They live amongst us…
These two cute critters were caught on the camera trap set up at Capricorn Business Park recently, a Cape clawless otter and a water mongoose. Muizenberg East Conservation Site Manager, Kim Gordon says. “I had been seeing signs for a few weeks and decided on a strategic spot to place the camera in the hopes of catching a picture of the otter and I’m really excited at the success of not only catching the otter, but also the bonus of catching the water mongoose on camera too!”
Pictures: Left – Cape Clawless Otter. Right – Water Mongoose
The Muizenberg East Conservation Cluster, managed by CTEET in partnership with the City of Cape Town, comprises fragmented patches of natural areas within the Muizenberg area. These sites lie within the Cape Flats Dune Strandveld, a critically endangered habitat, forming an integral part of Cape Town’s biodiversity network of interconnecting corridors and conservation areas. These green corridors encourage continuance of natural ecological processes. “Our camera trapping efforts showcase a variety of wildlife that move between these fragmented sites and reveals the importance of keeping these corridors open. The camera trap has also proven to be a great tool in monitoring wildlife found in these urban conservation sites. Often animals that are too shy to come out when people are around are caught on the cameras. In this way we can confirm the spoor we are seeing is from the animals we suspect to be occupying the area” says Gordon.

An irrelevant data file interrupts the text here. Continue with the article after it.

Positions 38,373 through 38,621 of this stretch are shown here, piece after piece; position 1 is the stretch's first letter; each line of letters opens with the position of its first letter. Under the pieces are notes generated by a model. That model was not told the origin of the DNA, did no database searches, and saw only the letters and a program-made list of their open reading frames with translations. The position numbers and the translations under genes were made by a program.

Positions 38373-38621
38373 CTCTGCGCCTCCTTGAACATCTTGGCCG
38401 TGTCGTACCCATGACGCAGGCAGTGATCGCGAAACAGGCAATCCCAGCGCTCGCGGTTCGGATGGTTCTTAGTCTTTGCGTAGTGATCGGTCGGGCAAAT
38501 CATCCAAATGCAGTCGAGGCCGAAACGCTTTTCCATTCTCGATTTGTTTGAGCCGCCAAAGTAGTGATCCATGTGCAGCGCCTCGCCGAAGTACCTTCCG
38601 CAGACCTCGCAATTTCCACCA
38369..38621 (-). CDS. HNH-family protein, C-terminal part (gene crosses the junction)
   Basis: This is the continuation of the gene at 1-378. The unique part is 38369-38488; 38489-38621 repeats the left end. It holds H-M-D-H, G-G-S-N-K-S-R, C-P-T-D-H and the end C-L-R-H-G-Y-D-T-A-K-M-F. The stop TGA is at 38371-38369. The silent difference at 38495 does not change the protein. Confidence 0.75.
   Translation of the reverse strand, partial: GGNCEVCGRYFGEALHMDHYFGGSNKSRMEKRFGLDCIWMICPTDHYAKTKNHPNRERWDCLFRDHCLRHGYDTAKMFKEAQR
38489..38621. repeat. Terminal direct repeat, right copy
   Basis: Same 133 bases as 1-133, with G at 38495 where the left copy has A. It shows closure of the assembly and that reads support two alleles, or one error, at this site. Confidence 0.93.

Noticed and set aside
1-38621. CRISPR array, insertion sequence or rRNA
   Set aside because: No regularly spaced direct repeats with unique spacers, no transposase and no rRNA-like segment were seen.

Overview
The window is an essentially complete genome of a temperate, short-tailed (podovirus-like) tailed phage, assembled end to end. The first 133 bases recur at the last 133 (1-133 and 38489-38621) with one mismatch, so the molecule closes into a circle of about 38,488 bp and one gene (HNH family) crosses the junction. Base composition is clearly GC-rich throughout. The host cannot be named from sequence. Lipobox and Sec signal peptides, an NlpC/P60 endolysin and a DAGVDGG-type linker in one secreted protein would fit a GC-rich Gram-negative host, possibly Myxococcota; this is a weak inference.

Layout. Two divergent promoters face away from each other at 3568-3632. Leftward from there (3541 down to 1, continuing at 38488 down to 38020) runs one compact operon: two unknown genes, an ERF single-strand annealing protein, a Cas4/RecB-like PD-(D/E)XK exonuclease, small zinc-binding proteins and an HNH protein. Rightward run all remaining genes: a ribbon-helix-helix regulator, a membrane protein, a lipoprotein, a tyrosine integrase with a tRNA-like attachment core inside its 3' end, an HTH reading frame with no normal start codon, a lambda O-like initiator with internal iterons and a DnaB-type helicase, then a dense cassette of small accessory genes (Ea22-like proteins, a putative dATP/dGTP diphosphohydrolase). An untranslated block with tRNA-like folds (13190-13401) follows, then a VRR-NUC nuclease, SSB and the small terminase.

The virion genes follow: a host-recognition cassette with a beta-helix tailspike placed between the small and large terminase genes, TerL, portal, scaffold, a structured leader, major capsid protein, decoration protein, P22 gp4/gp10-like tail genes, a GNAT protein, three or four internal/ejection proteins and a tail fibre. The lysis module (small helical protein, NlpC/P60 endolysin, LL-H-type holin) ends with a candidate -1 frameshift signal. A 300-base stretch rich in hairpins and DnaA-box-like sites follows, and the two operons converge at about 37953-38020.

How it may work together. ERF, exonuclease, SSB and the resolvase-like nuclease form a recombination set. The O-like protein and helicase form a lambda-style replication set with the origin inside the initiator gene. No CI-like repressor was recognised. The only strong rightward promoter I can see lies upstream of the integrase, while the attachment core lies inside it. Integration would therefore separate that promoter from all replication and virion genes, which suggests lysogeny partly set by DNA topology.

“Many small mammal species have been captured on the camera trap across the various sites within the cluster, such as grysbok, Cape porcupine, Cape clawless otter, water mongoose, grey mongoose, Cape dwarf chameleon, four-striped field mice, a variety of birds and sadly many domestic cats too, which can have a devastating effect on biodiversity at these sites,” She concludes.